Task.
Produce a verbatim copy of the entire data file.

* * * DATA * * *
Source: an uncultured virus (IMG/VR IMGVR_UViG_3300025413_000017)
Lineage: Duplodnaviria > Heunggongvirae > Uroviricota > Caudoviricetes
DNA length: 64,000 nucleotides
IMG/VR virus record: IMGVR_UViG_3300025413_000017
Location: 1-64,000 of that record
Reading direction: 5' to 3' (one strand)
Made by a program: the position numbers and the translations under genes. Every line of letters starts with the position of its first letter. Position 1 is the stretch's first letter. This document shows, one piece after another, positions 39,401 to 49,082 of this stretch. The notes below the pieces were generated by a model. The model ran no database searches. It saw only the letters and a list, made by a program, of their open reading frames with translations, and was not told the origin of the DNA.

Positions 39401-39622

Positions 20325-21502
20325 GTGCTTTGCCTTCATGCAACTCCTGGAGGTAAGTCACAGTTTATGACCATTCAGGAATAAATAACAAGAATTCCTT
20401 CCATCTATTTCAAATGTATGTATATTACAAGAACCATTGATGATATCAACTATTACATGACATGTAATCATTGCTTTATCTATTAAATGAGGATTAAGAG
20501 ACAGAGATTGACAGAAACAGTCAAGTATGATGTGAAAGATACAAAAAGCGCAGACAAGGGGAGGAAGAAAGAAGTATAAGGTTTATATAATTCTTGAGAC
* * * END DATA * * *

Source: an uncultured virus (IMG/VR IMGVR_UViG_3300025413_000017)
Lineage: Duplodnaviria > Heunggongvirae > Uroviricota > Caudoviricetes
DNA length: 64,000 nucleotides
IMG/VR virus record: IMGVR_UViG_3300025413_000017
Location: 1-64,000 of that record
Reading direction: 5' to 3' (one strand)
Made by a program: the position numbers and the translations under genes. Every line of letters starts with the position of its first letter. Position 1 is the stretch's first letter. This document shows, one piece after another, positions 39,401 to 49,082 of this stretch. The notes below the pieces were generated by a model. The model ran no database searches. It saw only the letters and a list, made by a program, of their open reading frames with translations, and was not told the origin of the DNA.

Positions 39401-39622

Positions 20325-21502
20325 GTGCTTTGCCTTCATGCAACTCCTGGAGGTAAGTCACAGTTTATGACCATTCAGGAATAAATAACAAGAATTCCTT
20401 CCATCTATTTCAAATGTATGTATATTACAAGAACCATTGATGATATCAACTATTACATGACATGTAATCATTGCTTTATCTATTAAATGAGGATTAAGAG
20501 ACAGAGATTGACAGAAACAGTCAAGTATGATGTGAAAGATACAAAAAGCGCAGACAAGGGGAGGAAGAAAGAAGTATAAGGTTTATATAATTCTTGAGAC